The Adoption Assistance and Child Welfare Act of 1980 established a program of adoption assistance, strengthened the program of foster care assistance for needy and dependent children, and improved the child welfare, social services, and aid to families with depended children program. The Act required States to make adoption assistance payments, which take into account the circumstances of the adopting parents and the child, to parents who adopt a child who is AFDC-eligible and is a child with special needs.
The Act defines a child with special needs as a child who:
- Cannot be returned to the parent's home
- Has a special condition such that the child cannot be placed without providing assistance
- Has not been able to be placed without assistance
Adoption Assistance can include Medicaid only or a combination of Medicaid and dollar amount. Federal (Title IV-E) and state (often called non-IV-E) adoption assistance program are designed to help adoptive parents meet their adopted children's varied needs. Adoption Assistance payments are made directly to the adoptive parents(s) to assist in providing for the special needs of an eligible adopted child. This program is intended to help or remove financial barriers to the adoption of children with special needs, by providing assistance to the parent(s). Adoption Assistance is not intended to cover all of the routine expected costs associated with raising a child. Available public programs and insurance benefits for which the child is eligible shall be used first to address the child's needs before Adoption Assistance payments are used. All children who qualify for Adoption Assistance are eligible for Medicaid Benefits.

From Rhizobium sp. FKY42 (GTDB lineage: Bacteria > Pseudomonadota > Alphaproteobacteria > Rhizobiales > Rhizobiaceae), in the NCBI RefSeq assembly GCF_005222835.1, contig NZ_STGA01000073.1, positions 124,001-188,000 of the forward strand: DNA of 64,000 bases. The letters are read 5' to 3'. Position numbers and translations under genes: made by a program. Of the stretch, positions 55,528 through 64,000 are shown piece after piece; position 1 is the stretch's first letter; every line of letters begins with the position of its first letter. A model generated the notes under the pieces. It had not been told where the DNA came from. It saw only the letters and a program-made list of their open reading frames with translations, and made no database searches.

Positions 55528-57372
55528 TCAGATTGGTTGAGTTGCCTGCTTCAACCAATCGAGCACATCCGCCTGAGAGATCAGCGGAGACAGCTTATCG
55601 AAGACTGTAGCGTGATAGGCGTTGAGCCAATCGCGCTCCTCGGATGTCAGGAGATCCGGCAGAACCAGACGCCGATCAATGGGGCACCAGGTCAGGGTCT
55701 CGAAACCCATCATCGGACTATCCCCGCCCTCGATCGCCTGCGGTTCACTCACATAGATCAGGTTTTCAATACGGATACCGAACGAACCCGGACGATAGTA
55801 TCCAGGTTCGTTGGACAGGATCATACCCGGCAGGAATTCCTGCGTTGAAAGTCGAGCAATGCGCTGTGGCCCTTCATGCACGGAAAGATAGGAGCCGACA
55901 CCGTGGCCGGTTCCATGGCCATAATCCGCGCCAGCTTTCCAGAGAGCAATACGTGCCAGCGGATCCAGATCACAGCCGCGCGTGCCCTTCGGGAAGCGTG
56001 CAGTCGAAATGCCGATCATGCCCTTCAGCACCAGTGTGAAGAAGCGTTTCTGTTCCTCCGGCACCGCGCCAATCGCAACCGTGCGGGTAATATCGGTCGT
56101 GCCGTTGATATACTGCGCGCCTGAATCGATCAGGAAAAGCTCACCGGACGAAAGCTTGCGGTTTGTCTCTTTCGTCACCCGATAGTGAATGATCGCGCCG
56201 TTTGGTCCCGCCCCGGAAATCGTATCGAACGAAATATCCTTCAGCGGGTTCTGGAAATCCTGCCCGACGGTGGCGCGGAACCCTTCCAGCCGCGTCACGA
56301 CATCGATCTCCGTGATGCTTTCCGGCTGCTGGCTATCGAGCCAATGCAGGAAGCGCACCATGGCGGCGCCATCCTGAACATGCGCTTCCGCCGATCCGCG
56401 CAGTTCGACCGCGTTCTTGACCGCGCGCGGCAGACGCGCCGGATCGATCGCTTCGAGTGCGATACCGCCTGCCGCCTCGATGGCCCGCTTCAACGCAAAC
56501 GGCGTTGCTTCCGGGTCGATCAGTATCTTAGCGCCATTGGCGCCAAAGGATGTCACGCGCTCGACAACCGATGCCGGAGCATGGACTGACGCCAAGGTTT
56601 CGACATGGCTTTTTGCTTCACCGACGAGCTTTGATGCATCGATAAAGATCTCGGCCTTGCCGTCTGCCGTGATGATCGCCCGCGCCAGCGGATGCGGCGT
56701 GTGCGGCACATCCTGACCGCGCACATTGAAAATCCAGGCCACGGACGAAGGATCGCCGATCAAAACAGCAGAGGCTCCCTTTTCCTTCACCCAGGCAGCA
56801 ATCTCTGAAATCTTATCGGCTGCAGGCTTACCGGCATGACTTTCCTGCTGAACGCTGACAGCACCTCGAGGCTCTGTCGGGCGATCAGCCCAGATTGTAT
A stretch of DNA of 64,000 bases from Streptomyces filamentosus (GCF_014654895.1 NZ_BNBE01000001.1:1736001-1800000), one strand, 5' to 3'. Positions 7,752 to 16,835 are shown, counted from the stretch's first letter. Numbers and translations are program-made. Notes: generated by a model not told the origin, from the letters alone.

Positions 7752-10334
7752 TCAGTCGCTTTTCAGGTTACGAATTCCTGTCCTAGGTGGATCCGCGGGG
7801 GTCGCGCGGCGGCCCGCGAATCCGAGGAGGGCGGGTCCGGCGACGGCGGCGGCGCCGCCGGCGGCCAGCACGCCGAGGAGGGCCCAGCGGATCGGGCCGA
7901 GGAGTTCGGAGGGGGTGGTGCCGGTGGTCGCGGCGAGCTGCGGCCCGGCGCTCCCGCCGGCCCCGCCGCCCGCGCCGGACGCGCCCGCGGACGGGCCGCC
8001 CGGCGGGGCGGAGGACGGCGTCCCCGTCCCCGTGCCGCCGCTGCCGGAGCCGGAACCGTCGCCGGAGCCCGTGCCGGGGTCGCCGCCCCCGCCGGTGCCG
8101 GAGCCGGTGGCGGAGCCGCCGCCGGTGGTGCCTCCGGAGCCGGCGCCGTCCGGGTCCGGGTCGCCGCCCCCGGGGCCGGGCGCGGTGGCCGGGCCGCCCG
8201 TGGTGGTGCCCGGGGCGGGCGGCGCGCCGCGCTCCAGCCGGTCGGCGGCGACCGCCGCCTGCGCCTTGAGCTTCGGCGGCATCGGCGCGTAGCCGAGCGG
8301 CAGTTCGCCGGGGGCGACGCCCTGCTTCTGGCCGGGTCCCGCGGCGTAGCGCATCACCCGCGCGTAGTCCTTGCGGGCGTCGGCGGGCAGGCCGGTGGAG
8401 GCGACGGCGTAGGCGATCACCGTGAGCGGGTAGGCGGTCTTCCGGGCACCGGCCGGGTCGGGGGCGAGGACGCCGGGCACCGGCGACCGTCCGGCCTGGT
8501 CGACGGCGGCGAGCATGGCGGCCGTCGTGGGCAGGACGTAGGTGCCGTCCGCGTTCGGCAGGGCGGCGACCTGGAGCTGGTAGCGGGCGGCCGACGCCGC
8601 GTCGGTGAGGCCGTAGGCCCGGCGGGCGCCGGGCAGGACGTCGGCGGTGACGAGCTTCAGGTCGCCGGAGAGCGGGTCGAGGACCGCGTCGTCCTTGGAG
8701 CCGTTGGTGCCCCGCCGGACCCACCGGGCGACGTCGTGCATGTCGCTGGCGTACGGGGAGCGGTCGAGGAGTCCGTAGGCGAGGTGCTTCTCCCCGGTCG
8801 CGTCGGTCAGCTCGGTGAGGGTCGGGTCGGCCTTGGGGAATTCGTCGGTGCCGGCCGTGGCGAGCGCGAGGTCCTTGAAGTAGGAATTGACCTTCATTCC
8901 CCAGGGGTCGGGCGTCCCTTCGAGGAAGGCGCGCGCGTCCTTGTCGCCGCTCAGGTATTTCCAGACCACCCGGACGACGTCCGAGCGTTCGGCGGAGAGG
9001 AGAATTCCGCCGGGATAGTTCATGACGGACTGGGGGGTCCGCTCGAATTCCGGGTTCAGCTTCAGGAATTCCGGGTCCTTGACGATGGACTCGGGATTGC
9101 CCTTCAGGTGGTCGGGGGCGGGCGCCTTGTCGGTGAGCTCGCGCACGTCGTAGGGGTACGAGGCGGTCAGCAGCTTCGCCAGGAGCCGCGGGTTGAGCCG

Is Adoption Right for You?
Can you commit to adopting waiting children who have experienced loss and trauma and offer them a lifetime of unconditional love and support? Families are needed who can handle the challenging parenting situations and commit to being "on duty" all day, every day, to adopt. These families must be able to provide for each child unconditionally and know that even when they do not feel appreciated, they are helping to prevent future cycles of abuse, and giving a child hope.
Contact an agency to learn more details
- Contact a local County Department of Human Services
- Contact local Child Placement Agency in your area